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Music [Talk] with Roger Cole

The progression of instruments, all the craziness that I  play, actually started off with the  piano, keyboards and stuff like that when I was a little kid for no real reason - it just made sense to me so I played around with it.  I also had a lot of relatives that played guitars and acoustic guitars at family weekend get-togethers and those types events.  That was always interesting.  It’s was  really always  more about writing for me, so every time I would learn one thing on one instrument, I would try to apply it to another so you get different textures and the ideas out of your head.  With pianos I got pretty decent at making a mess for a while and then decided I wanted to learn more…the basics of it.  One of my cousins had a country band and their keyboard player, Bob Tatro, was a very talented, schooled musician, so he came over once a week for a little while.  He showed me a lot of the foundations and enabled me to grow in that way.  With drums and percussion I started studying that under a teacher named Ron Russo, in grammar school.  He was a great teacher and musician.  I started to apply one to the other, you know…the more I was able to do on a guitar the stronger my left hand became on a piano.  The more I was able to do on a piano, the more control I had with my right hand on the guitar.  And the drums and percussion really helped independent timings and synchronization, the ability to put stuff together.  Bass came along as a necessary evil - just trying to get the material I had in my head out on tape, so I started playing that as well.  It’s really just one or the other.  Realizing that it takes a lifetime to learn one instrument half way, you try to spend time on every instrument every day in order to keep them all rolling forward.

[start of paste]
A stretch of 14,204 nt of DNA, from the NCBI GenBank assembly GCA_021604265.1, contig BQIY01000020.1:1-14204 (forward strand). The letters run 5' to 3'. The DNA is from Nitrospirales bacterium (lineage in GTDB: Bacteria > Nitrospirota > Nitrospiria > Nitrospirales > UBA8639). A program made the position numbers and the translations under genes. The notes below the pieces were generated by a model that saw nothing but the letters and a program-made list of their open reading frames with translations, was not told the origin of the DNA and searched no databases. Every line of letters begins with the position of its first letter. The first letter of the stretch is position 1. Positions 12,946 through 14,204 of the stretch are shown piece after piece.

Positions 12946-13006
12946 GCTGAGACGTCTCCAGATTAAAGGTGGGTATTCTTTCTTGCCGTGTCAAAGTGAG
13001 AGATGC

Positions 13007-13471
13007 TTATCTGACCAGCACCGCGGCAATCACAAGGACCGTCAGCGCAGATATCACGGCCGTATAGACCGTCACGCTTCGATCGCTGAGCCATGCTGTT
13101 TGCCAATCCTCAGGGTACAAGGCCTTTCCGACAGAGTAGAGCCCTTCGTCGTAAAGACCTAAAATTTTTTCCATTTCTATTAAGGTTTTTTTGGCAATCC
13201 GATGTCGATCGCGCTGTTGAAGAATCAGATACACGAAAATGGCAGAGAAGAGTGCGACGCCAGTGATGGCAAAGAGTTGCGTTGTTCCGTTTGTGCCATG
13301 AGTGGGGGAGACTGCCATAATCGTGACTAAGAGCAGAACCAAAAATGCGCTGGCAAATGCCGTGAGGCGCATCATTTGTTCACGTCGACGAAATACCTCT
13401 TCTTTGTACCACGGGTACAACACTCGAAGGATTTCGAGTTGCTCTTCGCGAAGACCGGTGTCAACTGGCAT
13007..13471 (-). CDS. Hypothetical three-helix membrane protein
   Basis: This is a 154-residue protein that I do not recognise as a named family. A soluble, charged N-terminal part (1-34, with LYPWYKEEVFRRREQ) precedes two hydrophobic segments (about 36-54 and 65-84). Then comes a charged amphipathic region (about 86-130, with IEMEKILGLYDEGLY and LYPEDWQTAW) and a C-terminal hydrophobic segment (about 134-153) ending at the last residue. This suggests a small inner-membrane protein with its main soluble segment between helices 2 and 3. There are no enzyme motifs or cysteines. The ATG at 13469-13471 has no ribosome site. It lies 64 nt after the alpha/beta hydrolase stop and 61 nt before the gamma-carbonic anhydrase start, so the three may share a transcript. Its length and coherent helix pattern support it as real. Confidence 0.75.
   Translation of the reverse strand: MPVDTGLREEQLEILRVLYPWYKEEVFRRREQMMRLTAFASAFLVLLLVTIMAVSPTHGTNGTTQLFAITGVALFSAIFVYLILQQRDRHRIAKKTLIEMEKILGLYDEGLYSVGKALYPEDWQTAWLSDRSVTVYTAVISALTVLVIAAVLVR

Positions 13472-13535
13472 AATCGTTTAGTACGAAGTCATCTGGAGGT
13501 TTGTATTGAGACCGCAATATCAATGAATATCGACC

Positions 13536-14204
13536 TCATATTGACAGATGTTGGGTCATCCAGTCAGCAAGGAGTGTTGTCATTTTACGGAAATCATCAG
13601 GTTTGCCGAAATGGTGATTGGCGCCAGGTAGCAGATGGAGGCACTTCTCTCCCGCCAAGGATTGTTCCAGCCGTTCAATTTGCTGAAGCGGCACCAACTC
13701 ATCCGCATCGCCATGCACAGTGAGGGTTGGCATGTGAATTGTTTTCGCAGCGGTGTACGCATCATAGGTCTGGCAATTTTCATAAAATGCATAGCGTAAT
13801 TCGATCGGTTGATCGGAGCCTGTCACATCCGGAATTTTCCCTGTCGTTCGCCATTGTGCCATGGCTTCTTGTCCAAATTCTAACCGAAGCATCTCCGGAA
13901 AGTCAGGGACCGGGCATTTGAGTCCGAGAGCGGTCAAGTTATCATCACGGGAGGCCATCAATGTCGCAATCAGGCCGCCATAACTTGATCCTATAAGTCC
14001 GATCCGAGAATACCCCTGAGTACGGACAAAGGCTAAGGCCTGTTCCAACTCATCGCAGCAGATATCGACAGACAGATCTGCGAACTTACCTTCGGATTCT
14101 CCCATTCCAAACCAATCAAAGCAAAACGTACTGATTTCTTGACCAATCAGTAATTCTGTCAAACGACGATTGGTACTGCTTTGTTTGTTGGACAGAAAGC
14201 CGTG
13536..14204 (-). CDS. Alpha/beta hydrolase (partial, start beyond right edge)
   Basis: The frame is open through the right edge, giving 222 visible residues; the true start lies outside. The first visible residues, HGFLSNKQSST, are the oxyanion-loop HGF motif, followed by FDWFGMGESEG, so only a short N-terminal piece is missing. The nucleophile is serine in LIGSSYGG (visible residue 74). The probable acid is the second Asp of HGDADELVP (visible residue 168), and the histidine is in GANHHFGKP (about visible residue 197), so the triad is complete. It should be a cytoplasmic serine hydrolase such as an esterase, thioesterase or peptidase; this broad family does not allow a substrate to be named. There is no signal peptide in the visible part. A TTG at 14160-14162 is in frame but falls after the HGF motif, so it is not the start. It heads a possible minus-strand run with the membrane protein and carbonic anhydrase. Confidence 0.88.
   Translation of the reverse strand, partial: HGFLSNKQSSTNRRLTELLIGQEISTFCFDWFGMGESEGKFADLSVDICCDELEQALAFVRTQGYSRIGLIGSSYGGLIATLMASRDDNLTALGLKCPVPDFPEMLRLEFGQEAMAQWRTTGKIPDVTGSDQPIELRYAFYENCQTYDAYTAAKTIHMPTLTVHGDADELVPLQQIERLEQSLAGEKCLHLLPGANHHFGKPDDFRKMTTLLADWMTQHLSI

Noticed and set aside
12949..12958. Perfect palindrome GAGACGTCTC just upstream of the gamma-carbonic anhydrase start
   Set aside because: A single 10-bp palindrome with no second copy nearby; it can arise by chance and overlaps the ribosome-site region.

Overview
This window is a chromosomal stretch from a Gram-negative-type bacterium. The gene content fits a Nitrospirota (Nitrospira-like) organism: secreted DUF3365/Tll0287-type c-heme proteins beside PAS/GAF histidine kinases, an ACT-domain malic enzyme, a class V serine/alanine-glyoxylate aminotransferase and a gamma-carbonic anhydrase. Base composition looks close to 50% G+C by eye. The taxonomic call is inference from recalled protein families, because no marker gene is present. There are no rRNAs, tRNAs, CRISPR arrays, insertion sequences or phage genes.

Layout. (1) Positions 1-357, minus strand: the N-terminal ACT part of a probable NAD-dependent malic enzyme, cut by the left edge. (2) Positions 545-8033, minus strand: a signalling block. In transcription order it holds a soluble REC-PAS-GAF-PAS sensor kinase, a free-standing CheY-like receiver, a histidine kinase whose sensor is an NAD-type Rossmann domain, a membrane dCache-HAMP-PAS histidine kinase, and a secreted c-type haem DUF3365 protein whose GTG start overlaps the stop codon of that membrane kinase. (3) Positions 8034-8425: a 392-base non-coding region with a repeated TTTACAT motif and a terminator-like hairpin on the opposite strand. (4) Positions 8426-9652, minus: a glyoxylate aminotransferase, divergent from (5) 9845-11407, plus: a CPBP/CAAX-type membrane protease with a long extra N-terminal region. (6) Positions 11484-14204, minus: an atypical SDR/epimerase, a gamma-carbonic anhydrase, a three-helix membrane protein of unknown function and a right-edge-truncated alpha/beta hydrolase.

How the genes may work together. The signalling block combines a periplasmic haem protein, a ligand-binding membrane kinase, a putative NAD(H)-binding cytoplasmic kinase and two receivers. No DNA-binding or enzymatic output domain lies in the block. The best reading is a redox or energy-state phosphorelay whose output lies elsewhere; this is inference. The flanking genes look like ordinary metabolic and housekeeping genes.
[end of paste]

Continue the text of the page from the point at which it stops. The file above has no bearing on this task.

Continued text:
It’s always just kind of made sense to me.   When I sit down with an instrument and hit a couple notes, it starts to come together.  Eventually I wind up writing with that instrument as well, which is great.  Other things, like trying to get certain sounds, different approaches - if you play one thing on the guitar it’s not going to be the same approach like on a piano, or a bass, or anything else for that matter.  So you get different textures and the ability to round out your writing process.  It really makes things more interesting, for me, anyways.

It’s not just instruments that you can write with.  If you hit your dishes for a little while with your silverware before your parents yelled at you, that can be percussive and musical and fun.  Pretty much everywhere you go there is something that can make sound.  Case in point,    when me & Paul were doing the “Nova Train” record, the percussion track for ‘Pumpin’ the A’ was a washing machine at Paul’s house.  He heard it make a groove and that became a song.  Also, on ‘Breathe’, from the “Musical Schizophrenia” record, we used rakes, shovels, hoes, and all kinds of stuff just to get the tones to work inside of the hand percussion.

It’s always been once you peel away a layer on one instrument, you want to peel away that layer on another instrument and apply them together.  It’s really kind of endless, it never seems to stop.  I’m currently trying to study a couple more instruments and every day, as long as you keep your eyes open, you always find more styles and approaches that are interesting, so you try to put them into your toolbox.  It’s pretty much a lifelong thing - whatever you pick up, you make noise with - eventually get down into it and learn why it works and apply it to what you’re thinking.